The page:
Jordan Peterson has begun to attract attention from conservatives, particularly men, who have taken to his no-nonsense, up-by-the-bootstraps lectures on YouTube and elsewhere.
Peterson, a clinical psychologist and professor at the University of Toronto, spoke in Washington last Friday. The Washington Post assigned two of its writers to read his current bestseller, “12 Rules for Life: An Antidote to Chaos,” and attend the lecture and discuss their thoughts in a printed back-and-forth.
Their takeaway: Peterson’s message is not all that objectionable; it’s just a lot easier to follow if you’re a white male.
“After entering the public consciousness via YouTube lectures, his highly visible opposition to a bill outlawing discrimination based on gender identity and expression, and a combative viral interview with Britain’s Channel 4 News host Cathy Newman, Peterson has emerged as something of a guru for an army of young men looking for guidance on how to make their way through the world,” the piece said.
Today, the book is a best-seller, nationally and internationally, and the book tour is sold out in cities across the United States. A second date even has been booked for Washington.
“But this sort of popularity is not without conflict,” the Post reporters wrote. “Critics have called Peterson’s work simplistic and sexist, pseudoscientific, alarmist and at times conspiratorial. Peterson himself has been accused of being part of the ‘alt-right.’ Still, his influence continues to grow.”
The reporters – James Downie and Christine Emba – identify themselves as, respectively, a 30-year-old white male and a black female. They obsessed at length over the gender and race of the audience. It was 70-75 percent male, Downie said. And 90 percent white, Emba said.
“And looking at those who didn’t fit within that grouping (including me, a black woman), they appeared to be mostly supportive girlfriends, and even some parents – actually, I think they we were sitting right behind some – who brought their troubled sons. As though they were accompanying them to a therapy session!”
Downie said this may be because for the first time in years, he saw in Peterson’s work life advice aimed specifically at young men. Emba suggested it’s “maybe because you” – Peterson – explain women by describing them as snobby, teasing lobsters.”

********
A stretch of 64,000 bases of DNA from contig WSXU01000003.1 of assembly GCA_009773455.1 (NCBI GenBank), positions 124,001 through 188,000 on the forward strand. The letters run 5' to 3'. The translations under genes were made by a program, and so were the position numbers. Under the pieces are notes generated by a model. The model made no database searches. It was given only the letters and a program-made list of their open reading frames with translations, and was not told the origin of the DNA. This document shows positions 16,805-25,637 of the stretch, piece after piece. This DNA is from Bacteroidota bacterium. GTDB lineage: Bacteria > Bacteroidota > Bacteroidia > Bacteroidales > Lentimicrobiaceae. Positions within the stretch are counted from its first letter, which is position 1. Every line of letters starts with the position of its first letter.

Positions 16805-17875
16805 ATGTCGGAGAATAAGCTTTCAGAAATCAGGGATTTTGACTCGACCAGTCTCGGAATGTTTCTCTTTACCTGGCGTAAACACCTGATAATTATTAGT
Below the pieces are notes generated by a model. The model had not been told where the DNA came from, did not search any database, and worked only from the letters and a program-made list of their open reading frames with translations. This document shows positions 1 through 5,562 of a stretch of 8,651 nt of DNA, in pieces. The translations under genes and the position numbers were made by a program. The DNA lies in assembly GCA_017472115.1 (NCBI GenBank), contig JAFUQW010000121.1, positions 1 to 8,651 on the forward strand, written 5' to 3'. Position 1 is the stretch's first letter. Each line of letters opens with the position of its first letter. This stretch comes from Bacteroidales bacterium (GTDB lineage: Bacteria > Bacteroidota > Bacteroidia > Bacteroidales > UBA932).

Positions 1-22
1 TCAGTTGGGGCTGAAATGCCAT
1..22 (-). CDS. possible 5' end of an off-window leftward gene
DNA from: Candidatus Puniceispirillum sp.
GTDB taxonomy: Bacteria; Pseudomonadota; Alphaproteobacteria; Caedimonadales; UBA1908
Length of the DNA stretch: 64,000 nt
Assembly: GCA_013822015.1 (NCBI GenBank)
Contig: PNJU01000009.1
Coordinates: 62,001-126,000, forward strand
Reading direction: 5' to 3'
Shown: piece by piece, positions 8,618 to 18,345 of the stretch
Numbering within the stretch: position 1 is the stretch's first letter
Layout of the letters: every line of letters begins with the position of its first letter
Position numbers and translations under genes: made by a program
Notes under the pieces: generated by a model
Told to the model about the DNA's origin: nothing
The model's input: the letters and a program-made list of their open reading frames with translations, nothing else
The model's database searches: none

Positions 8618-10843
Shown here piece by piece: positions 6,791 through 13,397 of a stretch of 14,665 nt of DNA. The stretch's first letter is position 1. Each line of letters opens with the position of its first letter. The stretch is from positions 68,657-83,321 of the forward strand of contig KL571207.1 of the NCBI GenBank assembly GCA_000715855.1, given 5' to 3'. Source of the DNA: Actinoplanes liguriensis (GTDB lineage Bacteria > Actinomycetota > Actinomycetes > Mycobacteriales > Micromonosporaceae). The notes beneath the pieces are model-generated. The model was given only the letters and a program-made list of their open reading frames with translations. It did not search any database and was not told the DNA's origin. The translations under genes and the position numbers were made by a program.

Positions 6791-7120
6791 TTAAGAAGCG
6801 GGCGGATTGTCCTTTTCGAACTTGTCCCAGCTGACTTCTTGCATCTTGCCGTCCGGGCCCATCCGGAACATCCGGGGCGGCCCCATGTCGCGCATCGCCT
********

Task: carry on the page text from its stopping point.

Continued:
They then begin to have the problem Newman had – that Peterson did not fit into their preconceived notions.
“So many people have come to him through political means, even if … it isn’t central to his talk or his book,” Downie wrote. “Peterson seems more focused on his message of “fixing your life” and making yourself better as an individual person, apolitically,” Emba wrote.
“There’s no doubt that Peterson shares many conservatives’ fear of ‘political correctness,’ Downie wrote. “One of the larger applause lines during his talk was a throwaway shot at political correctness. But there’s a dissonance between how central it is to his appeal and how ‘un-central’ it is to his book.”
Emba said she was “surprised, reading the book and going to the lecture, by how simple his message was. How self-evident it seems to me.”
Dave Rubin, the host of the program, “made it sound as though Peterson held some ‘hidden knowledge,’ but there’s no secret to ‘stand up straight and make sure the people you keep around you pull you up rather than drag you down.”
They agreed Peterson brought challenging ideas to the table but that he was limited in his perspective by being a white male.
Downie said men who saw him reading the book approached him and said it spoke “hard truths” they needed to hear, but he couldn’t accept the book’s pull-yourself-up-by-your-bootstraps message.
“There are moments where he’ll admit that sometimes people’s lives go badly for reasons beyond their control, but largely the message you come away with is that if you don’t like the way things are going, it’s your fault and your fault alone. And that’s an easier message to believe when you’re a white male and systemic obstacles aren’t really a thing you run into.”